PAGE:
There are error bars (the numbers with ± before them). IIRC, a sum of N normal distributions, each with mean µ_i and standard variation = sigma_i gives another normal distribution with mean = sum(µ_i) from i = 1, ..., N and a standard variation = sqrt[sum(sigma_i * sigma_i)] from i = 1, ..., N. In this case, the standard deviations we see are not sigma_i (confidence ~ 68.27%) but 95% confidence (circa 1.96*sigma_i).

I also did a spreadsheet with only simplifications and tests before those simplifications from 2019/06/01 to 2019/12/01. I got -24.59 Elo instead of -24.54 Elo... in any case, it is sum(µ_i) from N = 36 simplifications. I also get sqrt[sum(1.96*sigma_i * 1.96*sigma_i)] ~ 23.07 Elo (95% confidence), which translates into a standard deviation of 23.07 / 1.96 ~ 11.77 Elo.

Doing a Z-test: Z = -24.59 / 11.77 ~ -2.09, which is slightly outside of 95% confidence error bars, that is, |Z| > 1.96. I do not think this result is heavily significant but I ask Michel's help or anyone's help who is kind in Statistics to say if my math is correct. I see in the meanwhile that Michel was faster than me!

Regards from Spain.

Ajedrecista.
Hi Ajedrecista,

What I did differently - I think - is to take into account that you are measuring elo differences so the error bars are multiplied by sqrt(2).

On the other hand, for the error calculation I counted blocks of consecutive simplifications as one. Indeed one has (X1-X2)+(X2-X3)+.. (X_{k-1}-Xk)=X1-Xk. So the error of the difference is only determined by the errors of X1 and Xk.

Unfortunately I accidentally started my analysis from July 1 (and ended Dec 8). So my analysis is not directly compatible with yours.
Ideas=science. Simplification=engineering.
Without ideas there is nothing to simplify.

Alayan
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Re: Stockfish 10 was released 29.11.2018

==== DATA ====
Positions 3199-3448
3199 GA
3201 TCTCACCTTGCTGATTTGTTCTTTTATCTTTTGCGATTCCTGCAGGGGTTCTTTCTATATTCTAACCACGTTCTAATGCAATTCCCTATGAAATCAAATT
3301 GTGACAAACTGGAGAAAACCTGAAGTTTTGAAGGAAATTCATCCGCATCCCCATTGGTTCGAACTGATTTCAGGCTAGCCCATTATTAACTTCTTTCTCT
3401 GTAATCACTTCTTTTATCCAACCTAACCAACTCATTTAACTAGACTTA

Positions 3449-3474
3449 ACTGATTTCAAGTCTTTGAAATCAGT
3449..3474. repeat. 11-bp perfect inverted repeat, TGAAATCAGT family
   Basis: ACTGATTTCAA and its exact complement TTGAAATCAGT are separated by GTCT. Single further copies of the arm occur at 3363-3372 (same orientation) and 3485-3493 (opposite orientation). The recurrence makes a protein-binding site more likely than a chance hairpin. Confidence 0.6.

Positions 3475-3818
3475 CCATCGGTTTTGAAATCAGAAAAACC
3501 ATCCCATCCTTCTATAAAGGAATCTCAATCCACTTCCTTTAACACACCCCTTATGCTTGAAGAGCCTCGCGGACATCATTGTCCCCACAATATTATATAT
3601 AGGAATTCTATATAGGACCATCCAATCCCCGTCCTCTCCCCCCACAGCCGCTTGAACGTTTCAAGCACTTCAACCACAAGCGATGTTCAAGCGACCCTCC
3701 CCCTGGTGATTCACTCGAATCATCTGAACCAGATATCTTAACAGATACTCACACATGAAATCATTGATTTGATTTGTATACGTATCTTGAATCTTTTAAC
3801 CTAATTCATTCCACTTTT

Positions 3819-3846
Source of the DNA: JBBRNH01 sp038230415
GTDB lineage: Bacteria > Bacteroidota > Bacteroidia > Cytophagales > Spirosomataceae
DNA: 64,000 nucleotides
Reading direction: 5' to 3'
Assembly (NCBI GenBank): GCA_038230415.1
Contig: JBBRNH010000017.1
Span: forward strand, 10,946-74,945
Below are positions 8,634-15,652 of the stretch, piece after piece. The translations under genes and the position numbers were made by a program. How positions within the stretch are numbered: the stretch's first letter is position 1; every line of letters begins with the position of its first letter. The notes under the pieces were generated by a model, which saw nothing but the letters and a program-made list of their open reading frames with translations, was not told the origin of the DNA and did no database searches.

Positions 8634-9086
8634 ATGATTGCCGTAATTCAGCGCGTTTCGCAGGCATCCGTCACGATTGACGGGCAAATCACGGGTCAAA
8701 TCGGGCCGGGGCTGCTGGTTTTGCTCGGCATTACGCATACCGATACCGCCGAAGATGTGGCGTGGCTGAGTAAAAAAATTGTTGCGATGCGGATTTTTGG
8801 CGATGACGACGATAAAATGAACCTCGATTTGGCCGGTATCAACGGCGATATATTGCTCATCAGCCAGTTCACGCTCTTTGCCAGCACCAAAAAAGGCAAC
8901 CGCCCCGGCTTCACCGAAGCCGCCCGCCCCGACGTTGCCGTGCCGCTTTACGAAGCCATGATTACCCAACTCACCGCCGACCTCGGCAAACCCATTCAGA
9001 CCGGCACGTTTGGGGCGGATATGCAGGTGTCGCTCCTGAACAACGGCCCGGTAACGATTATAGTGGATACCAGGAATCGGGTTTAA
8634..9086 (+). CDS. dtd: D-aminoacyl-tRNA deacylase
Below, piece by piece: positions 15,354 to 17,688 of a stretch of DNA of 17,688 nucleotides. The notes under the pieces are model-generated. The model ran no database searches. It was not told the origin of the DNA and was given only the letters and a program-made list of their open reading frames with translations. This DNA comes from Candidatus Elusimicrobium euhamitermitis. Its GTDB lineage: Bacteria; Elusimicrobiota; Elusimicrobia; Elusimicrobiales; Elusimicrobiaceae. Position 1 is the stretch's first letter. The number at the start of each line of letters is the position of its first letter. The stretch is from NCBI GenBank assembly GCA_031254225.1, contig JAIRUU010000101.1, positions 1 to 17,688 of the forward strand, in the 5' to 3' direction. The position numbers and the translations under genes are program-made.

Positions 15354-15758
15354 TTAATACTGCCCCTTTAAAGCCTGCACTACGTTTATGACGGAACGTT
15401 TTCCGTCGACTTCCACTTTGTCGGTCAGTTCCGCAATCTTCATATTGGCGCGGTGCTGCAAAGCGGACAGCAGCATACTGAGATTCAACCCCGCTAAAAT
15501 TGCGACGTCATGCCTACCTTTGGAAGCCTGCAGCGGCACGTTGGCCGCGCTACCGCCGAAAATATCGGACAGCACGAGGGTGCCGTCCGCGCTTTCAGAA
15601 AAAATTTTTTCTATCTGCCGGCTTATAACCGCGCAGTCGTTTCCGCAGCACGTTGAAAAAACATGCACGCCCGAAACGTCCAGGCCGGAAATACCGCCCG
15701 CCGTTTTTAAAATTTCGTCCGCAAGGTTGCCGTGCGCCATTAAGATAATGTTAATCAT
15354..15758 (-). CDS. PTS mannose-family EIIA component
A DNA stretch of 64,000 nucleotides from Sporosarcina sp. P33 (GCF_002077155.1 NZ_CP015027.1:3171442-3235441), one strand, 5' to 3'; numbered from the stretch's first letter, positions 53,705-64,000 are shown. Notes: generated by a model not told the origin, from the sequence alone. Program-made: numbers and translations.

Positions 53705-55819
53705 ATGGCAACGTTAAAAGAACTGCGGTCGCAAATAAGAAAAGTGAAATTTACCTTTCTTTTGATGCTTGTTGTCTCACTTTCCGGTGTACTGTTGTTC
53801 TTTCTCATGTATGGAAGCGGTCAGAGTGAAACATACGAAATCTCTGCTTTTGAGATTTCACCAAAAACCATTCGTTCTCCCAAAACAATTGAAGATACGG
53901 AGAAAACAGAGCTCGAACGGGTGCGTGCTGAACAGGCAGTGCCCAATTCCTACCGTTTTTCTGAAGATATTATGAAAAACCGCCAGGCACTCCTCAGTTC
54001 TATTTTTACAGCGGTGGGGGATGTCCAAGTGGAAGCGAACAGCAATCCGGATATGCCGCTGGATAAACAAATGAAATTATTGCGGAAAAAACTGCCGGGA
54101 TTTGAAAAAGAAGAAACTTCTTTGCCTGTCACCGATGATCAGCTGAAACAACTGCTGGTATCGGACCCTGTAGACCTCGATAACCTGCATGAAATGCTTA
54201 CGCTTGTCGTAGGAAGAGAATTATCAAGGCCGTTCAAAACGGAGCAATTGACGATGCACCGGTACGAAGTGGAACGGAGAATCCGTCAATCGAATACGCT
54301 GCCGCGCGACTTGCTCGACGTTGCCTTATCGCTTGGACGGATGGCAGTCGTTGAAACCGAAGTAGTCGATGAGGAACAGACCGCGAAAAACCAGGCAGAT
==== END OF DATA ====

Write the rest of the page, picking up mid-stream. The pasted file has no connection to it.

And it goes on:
Post by Alayan » Thu Dec 12, 2019 9:17 pm

NCM testing results vs SF7 are really volatile, I would avoid reading too much into them.

Also, in several occasions bundles of simplifications reverts were tested together and ended about neutral. So, claiming SF lost dozens of elo this year because of simplifications is misinformed. The truth is that on average, elo gaining patches are not giving much, maybe 0.5 elo or so on the 8 moves book, so even with a lot of them it takes time to have a clear progress.

However, this doesn't mean that current simplification bounds are fine.

The 95% lowerbound for simplifications is slightly below -0.5. Of course, the test needs to pass both STC and lTC. Nonetheless, it means that there is a significant likelihood of [-3, 1] SPRT passing for code parts that are increasing strength by only about 0.5 elo (which is many things in SF).

This is especially problematic when rather that removing a big chunk of code (leaving open room for something better instead), the simplification is really trivial. For example, removing a division, or converting a ternary (if stuff) ? true_stuff : false_stuff into average_stuff. These do not help code clarity, do not help future development, are a waste of fishtest resources and damage SF's strength.

The 0 elo average for simplifications when testing bundles of them reverted most likely means that some together actually gained a few elos, while the others lost about the same. Now if you pick your time period appropriately, you can most likely find one with some significant net elo loss from simplifications, but that's not a correct way to run the experiment.

More aggressive bounds for minor simplifications, to greatly increase confidence elo is not thrown away (at the cost of making a bunch of neutral minor simplification fail from bad luck), would make sense considering how minor gains are hard to come by.

Michel
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Re: Stockfish 10 was released 29.11.2018

Post by Michel » Fri Dec 13, 2019 4:50 am

I redid the analysis for June 1 to Dec 1. Now the sum is -24.59. There were 36 simplifications in 23 blocks. Assuming 3.80 as error bars (the actual error bars vary a bit from test to test) we find total error bars
of sqrt(2*23)*3.80=25.77. So 24.59 is still not significant, despite the fact that June contained some especially large outliers (perhaps this was the reason for the interval to be cherry picked in this way?).

Note this analysis is only about measurement errors. It does not even take into account another source of statistical noise caused by the fact that simplifications are not expected to be exactly zero elo. However it seems to be not worth the effort to go through a more complete analysis.
Ideas=science. Simplification=engineering.
Without ideas there is nothing to simplify.